Paging all Mac Nerds

by Kieran Healy on January 9, 2007

“This thing”: just arrived from the future.What can I say? if this is the “RDF”:, sign me up.

_Update_: If you think _I’m_ a Mac fanboy, check out “these photos”: of the faithful worshipping the holy relic (it’s behind glass, naturally) at the convention. A Durkheimian moment for the brushed-metal set. They look like the apes in _2001_ gazing at the monolith.

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01.10.07 at 5:16 am



t e whalen 01.09.07 at 1:45 pm

Of all of the days for my student loan check to arrive… I can already feel Jobsian fingers rifling through my wallet.


Kelly 01.09.07 at 2:22 pm

I’ve been watching all morning via MacRumorsLive, and oh my god…

I’m kind of glad I’m a broke grad student, because if not, I’d be a broke “owns all kinds of cool new Apple gadgets” student. (Which wouldn’t be that bad, so maybe nevermind…)

Did you catch the name change? The company is no longer Apple Computer, Inc – just Apple, Inc.

Man. This is the first time in years I’ve actually wished I were at MacWorld right now.


a 01.09.07 at 2:23 pm

This phone is seriously cool. I agree – it does seem like the future. Well done Steve and well done Apple!


bb 01.09.07 at 3:24 pm

LMAO! Drink the kool aid, Kieran. I know you want it. The fact that Steve’s pristine glassy surface would soon be covered in finger prints, face grease, and peanut butter, then lost in the bottom of your book bag and covered in crumbs is no reason to resist. Surrender! …or just buy me one! I’ll take good care of it for you (sorda).

But *really* Kieran (and Eszter, of course), I can’t tell you whether this is it, but I can tell you that they are right about the problem. It’s input. If they can solve that, they really have done it. Really.

p.s. In the “things never change” department. The treocentral reps reported that Job’s wireless slideshow clicker died, as did the backup clilcker. Whoops! I’m kinna sorry I missed that.


eszter 01.09.07 at 3:57 pm

This should be of interest to more than just Mac Nerds, no? Despite my disinterest in the diePod (gotta love euphemisms), I’m still interested in innovations elsewhere.

One component I find super annoying concerns the exclusive deals that phone manufacturers make with service providers. I like my service provider just fine and am not ready to switch to something else just to use one particular gadget. This might change, but I haven’t been convinced yet. (That said, I think providers are going to have to start getting creative in holding on to customers.)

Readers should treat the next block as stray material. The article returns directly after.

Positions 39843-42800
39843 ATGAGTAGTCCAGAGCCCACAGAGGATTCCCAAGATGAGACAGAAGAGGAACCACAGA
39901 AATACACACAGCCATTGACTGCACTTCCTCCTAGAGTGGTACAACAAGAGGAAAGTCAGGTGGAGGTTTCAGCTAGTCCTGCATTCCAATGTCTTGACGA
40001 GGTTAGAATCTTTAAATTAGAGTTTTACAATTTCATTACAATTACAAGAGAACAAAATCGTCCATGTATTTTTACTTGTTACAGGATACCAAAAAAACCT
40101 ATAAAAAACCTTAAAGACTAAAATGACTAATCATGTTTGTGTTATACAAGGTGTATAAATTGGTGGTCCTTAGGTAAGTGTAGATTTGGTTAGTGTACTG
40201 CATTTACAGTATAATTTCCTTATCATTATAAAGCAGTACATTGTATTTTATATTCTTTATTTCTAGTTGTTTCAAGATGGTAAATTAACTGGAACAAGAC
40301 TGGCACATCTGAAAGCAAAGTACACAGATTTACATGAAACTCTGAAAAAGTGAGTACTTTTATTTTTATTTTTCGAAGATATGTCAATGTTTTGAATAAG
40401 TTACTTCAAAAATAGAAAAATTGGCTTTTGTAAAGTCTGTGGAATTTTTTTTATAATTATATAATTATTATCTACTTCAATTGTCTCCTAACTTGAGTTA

There are other costs to switching as well. The idea of transferring all data to a new format isn’t particularly appealing either. (I’m not just talking about the iPhone here. I’ve been looking at Windows Mobile and the investment (time!) of going to that from Palm OS is also considerable.)


Kieran Healy 01.09.07 at 4:07 pm

mmmm. kool aid. tastes better than a “shitbrick”:


Jacob Christensen 01.09.07 at 4:57 pm

I thought this was a serious and reality-based academic blog but…, but…, but… oh, never mind.

My mobile phone has a problem, but the good news is that the iPhone isn’t coming to Europe for another six months so I’ll just buy a cheap (whatever) as planned and keep the Palm and the iPods. (Yes, I wrote iPods).

And if I bought the iPhone, I would have to buy a new computer as well.

So: Thanks for the delay, Steve-o. The timing was impeccable.


John Quiggin 01.09.07 at 5:44 pm

RDF Warp 10! I guess it will have dissipated a bit by 2008 when all this reaches Australia.


fyreflye 01.09.07 at 6:47 pm

Ender’s Children want new toys.


micah schwartzman 01.09.07 at 6:53 pm

If only I’d bought stock …


J Edgar 01.09.07 at 7:41 pm

They [Apple] made a Vista ad. Hodgman and Long; he’s in a hospital gown, going into “major surgery,” upgrading to Vista.
That’s funny except that the Mac-persona is close to a loser compared to Hodgman. He’d probably refuse surgery if he couldn’t wear a black hospital gown.
Of course, he’d operate on himself, anyway.


JeffL 01.09.07 at 9:54 pm

It’s the coolest looking thing ever, but how long is it going to take before a scratch on the screen means I can’t make a phone call? And thanks to that screen, I can’t even put armor around it & protect my $600 investment. I think Apple missed the idea that this is a mobile device, that will travel in pockets & purses.

If my iPod breaks, I’m music-less & podcast-less for a few days (or weeks). If this thing breaks, my co-workers can’t reach me, I won’t be able to find anyone’s phone number, I’ll be without my calendar, and I’ll be music-less & podcast-less. Pretty much the definition of “stressed out.”


Russell Arben Fox 01.09.07 at 10:11 pm

Never owned a single Apple product. Only finally broke down and got a cell phone a few months ago. Still own music on cassette tapes. Write my blog on a used PC bought four years ago. Technology is overrated.


Kieran Healy 01.09.07 at 10:17 pm

Pronouns, too, looks like.


eszter 01.09.07 at 10:26 pm

Jeff, good point. My Treo’s touchscreen functionality broke a while back, but thanks to the keypad and how the various programs are set up, it turns out I can pretty much do everything (maybe -1%) using the keys. It’s not as convenient in some cases, obviously, but the device has remained a completely functional phone/mp3 player/Web browser/game gadget/calendar/etc.

And yes, people will drop these. I’ve dropped my Treo a couple of times, once on concrete and it’s still fine after almost three years. (For the record, the touchscreen problem happened before I ever dropped it.)

I don’t quite understand the big deal regarding the browser on the iPhone. You can get a Web page up in pretty much it’s regular format using IE on Windows Mobile (at least on the i-mate K-JAM, which is what I’ve tried). No, IE is not my preferred browser, but the functionality is there. Is the difference that the iPhone Safari version gives you an overview and then you can zoom in? I didn’t quite get that part.